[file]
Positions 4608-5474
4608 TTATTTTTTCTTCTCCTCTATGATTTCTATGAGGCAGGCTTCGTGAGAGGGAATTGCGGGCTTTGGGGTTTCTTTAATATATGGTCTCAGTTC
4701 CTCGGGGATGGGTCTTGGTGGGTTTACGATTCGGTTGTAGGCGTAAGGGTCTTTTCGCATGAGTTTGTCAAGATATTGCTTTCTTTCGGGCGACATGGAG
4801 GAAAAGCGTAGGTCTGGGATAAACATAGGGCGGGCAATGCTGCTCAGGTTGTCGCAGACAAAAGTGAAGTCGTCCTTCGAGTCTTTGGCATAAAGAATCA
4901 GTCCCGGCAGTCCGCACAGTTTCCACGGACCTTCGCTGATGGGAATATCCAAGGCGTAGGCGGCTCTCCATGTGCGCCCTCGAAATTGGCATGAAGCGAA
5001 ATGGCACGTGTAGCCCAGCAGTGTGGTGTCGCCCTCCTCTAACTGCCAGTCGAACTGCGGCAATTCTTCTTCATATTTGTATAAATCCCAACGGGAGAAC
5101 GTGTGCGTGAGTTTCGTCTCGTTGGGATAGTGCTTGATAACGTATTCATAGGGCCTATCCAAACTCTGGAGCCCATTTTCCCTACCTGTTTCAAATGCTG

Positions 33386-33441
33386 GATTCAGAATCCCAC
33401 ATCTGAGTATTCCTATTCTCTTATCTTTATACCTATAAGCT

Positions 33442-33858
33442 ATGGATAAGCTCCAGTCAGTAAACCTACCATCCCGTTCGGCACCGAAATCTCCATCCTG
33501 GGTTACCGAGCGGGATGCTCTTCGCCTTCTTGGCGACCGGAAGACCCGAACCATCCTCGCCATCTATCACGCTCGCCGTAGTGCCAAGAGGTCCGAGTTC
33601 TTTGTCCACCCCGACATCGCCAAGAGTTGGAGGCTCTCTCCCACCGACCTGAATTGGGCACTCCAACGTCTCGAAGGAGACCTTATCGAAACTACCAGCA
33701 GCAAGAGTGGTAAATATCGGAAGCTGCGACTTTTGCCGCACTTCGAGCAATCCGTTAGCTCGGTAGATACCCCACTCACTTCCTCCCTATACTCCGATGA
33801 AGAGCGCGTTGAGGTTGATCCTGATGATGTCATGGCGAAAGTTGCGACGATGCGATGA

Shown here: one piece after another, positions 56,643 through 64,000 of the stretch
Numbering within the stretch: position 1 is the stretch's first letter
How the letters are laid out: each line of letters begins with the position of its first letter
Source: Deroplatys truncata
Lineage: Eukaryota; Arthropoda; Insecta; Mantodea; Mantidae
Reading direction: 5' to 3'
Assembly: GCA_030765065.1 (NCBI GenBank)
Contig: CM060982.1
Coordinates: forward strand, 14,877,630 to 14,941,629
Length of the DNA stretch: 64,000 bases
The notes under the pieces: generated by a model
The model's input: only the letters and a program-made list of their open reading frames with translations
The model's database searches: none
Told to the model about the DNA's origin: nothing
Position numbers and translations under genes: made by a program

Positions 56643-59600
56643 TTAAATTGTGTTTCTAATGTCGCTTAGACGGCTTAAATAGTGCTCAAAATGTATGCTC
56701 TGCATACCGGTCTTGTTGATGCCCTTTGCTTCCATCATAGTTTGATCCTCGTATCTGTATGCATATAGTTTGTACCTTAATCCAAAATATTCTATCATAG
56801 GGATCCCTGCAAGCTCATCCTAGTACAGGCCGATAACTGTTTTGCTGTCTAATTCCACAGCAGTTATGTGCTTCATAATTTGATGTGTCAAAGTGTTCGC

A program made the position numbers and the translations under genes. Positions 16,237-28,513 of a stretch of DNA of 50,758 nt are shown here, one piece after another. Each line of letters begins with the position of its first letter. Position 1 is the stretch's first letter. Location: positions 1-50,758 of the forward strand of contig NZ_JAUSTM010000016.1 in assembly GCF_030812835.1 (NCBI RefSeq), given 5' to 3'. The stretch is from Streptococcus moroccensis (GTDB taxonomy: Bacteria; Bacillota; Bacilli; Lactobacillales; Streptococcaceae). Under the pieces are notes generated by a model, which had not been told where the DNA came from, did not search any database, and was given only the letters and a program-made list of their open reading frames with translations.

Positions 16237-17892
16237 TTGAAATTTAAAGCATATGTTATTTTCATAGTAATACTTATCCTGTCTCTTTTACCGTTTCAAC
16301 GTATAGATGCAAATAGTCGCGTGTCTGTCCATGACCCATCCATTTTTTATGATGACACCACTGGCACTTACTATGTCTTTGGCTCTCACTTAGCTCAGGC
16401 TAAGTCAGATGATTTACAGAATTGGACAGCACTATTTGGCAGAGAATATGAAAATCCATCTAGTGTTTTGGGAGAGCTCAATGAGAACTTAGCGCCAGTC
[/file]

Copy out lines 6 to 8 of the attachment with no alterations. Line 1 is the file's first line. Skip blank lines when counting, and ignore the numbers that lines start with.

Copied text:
5001 ATGGCACGTGTAGCCCAGCAGTGTGGTGTCGCCCTCCTCTAACTGCCAGTCGAACTGCGGCAATTCTTCTTCATATTTGTATAAATCCCAACGGGAGAAC
5101 GTGTGCGTGAGTTTCGTCTCGTTGGGATAGTGCTTGATAACGTATTCATAGGGCCTATCCAAACTCTGGAGCCCATTTTCCCTACCTGTTTCAAATGCTG

Positions 33386-33441